|Inorganic salts compose most of the solid
matter of the 'salts' (99.28%)
These percentages remain constant regardless of the waters salinity; therefore, salinity can be measured by measuring just the concentration of one of the salts, such as chlorine.
The remaining .72% of the 'salts' are inorganic salts crucial to life. These include phosphates, nitrates, (both nutrients required for photosynthesis) and silicon dioxide (required by diatoms to construct their glass skeletons).
In contrast to the other salts, the nitrates and phosphates vary in concentration due to biological activity. In surface waters, where plants are actively in the process of photosynthesis, the nitrates and phosphates can be in short supply, limiting the amount of biological activity that can take place.
Temperature is a very important physical parameter in the marine environment. It limits the distribution and ranges of ocean life by affecting the density, salinity, and concentration of dissolved gasses in the oceans, as well as influencing the metabolic rates and reproductive cycles of marine organisms.
The seasonal range of temperature in the ocean is affected by latitude , depth, and proximity to the shore. Marine temperatures change gradually because of the heat capacity of water. In the abyssal zone, water temperatures are remarkably stable and remain virtually constant throughout the year. Similarly, in equatorial and polar marine regions, ocean temperatures change very little with season.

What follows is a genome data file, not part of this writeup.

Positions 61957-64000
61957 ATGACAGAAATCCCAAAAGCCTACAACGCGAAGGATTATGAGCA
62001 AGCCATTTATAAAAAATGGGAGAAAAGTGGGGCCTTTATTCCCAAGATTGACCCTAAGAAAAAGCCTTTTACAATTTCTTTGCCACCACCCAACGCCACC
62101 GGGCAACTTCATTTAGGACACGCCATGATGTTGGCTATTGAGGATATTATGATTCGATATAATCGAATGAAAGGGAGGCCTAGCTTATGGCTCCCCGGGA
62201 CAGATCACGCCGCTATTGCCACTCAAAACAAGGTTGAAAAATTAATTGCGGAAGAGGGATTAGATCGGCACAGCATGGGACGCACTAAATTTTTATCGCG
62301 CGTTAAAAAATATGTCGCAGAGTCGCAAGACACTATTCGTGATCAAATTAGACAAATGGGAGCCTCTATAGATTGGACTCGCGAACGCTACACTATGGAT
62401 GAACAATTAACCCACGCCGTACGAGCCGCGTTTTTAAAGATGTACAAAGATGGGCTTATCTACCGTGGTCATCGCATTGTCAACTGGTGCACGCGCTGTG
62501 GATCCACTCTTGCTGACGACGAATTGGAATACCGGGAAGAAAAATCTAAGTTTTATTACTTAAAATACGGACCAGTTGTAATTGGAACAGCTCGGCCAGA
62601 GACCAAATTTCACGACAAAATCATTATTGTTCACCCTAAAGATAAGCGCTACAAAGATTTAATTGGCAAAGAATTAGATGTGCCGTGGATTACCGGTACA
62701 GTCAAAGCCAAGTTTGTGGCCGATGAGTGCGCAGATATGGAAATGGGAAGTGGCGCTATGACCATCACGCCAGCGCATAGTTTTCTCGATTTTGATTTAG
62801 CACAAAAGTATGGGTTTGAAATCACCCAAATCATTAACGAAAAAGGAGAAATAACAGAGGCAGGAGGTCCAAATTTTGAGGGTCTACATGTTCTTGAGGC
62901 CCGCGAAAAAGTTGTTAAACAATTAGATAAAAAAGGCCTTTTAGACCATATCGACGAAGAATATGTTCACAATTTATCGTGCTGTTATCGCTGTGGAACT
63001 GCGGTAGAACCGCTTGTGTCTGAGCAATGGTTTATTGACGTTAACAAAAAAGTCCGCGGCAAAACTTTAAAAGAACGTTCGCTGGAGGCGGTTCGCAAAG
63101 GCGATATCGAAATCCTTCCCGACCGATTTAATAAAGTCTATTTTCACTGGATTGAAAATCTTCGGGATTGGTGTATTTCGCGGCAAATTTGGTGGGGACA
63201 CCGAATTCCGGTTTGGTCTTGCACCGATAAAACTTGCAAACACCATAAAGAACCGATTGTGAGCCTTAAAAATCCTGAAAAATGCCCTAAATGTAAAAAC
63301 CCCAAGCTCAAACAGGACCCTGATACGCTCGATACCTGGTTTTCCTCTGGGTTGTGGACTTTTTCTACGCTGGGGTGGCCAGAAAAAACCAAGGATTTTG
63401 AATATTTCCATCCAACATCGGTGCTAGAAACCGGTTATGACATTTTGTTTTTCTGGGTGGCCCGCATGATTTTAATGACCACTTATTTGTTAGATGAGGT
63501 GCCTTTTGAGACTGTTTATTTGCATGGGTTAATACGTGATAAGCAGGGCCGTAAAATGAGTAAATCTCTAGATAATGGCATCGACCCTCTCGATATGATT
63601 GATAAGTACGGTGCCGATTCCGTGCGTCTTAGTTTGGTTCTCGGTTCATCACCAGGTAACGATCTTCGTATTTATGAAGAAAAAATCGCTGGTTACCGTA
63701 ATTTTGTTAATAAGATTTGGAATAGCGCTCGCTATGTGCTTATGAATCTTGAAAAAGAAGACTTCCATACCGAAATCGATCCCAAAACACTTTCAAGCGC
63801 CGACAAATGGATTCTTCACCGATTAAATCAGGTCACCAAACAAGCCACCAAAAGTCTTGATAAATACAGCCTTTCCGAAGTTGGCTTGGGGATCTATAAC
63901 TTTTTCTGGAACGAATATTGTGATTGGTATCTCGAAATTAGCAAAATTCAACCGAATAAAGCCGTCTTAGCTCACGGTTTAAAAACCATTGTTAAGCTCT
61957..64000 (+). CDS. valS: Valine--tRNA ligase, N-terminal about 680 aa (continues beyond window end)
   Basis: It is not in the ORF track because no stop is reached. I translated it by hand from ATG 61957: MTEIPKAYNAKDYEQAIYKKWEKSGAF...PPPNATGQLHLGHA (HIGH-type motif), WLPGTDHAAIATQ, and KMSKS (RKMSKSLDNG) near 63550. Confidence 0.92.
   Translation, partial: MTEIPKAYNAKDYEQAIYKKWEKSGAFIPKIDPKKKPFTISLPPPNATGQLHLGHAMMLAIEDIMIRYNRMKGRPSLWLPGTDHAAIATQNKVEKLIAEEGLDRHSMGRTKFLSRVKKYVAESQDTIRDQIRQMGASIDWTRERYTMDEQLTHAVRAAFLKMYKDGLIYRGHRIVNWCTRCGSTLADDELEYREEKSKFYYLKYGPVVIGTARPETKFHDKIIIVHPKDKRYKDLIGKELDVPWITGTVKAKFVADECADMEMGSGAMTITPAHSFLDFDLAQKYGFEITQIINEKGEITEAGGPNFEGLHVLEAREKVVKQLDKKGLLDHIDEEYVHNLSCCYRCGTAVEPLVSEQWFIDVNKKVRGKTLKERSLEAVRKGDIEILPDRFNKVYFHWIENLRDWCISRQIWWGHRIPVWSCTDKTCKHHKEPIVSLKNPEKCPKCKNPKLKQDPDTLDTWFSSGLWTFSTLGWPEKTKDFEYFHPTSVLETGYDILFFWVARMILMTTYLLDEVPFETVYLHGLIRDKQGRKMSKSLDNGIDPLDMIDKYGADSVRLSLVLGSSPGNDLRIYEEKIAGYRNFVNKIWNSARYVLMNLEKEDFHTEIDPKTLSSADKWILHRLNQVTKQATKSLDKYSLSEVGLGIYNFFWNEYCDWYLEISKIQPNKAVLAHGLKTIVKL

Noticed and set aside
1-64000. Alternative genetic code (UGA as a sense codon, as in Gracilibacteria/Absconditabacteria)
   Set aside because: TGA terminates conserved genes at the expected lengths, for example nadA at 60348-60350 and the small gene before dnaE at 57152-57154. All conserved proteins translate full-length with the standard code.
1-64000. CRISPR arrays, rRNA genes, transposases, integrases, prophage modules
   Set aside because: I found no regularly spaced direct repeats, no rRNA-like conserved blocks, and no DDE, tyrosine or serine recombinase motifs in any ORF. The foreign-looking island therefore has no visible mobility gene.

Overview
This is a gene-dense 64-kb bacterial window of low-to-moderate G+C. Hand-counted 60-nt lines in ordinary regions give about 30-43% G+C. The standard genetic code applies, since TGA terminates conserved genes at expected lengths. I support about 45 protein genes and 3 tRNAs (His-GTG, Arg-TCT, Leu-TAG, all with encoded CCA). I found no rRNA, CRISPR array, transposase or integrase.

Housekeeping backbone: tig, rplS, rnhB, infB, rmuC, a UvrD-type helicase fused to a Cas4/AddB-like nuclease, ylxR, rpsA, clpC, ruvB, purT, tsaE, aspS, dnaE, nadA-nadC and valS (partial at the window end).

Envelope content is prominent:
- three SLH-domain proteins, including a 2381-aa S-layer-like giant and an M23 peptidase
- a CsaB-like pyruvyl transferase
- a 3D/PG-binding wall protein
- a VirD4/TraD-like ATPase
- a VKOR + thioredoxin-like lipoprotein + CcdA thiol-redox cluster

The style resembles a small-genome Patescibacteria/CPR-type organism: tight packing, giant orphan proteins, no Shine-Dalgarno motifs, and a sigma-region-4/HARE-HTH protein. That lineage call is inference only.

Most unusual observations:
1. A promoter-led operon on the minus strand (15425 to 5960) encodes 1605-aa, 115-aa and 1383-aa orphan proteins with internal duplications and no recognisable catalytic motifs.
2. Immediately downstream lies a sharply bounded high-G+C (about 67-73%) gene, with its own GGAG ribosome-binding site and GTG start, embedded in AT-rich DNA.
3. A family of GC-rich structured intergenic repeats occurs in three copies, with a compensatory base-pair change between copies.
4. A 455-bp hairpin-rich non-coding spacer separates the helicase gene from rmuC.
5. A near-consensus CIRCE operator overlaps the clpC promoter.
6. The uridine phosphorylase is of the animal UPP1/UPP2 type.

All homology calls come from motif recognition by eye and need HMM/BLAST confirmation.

Because the surface of the ocean is heated by sunlight, the depths are cooler. There is a minimum of vertical mixing, because the warm water cannot displace the dense, colder deep water.
December 1995 Temperature Anomalies
The waters of the ocean are in constant motion. Its movement ranges from strong currents such as the Gulf Stream, down to small swirls or eddies.
What causes all of this motion?
The short answer is: energy from the Sun, and the rotation of the Earth.
The Sun drives oceanic circulation in two primary ways:
The rotation of the Earth contributes to ocean circulation patterns:
Consider the following: A missile fired due northwards from a launch pad at the equator.
however, as the eastward velocity at the surface of the earth is greatest at the Equator and decreases towards the poles, as the missile travels north, the eastward velocity of the Earth below the missile becomes less and less.
launched from the Equator has both its northerly firing velocity and an
eastward velocity relative to the surface of the Earth at the equator.
Its actual relative travel follows a resultant vector which is a combination of the two.
|The path taken by a missile
has a deflection attributed to the Coriolis force. The coriolis force
increases with increasing latitude.
The blue paths shown indicate the courses taken by a missile or any other body moving over the surface of the Earth without being strongly bound by friction.
Because a missile is moving so fast, the amount that the Earth has 'turned beneath" it during its short flight is small. Winds and ocean currents, on the other hand, are slow moving, and so are significantly affected by the Coriolis force.
The Coriolis force therefore has a significant effect on deflecting ocean currents.
Marine Biology resources by Odyssey Expeditions Tropical Marine Biology Voyages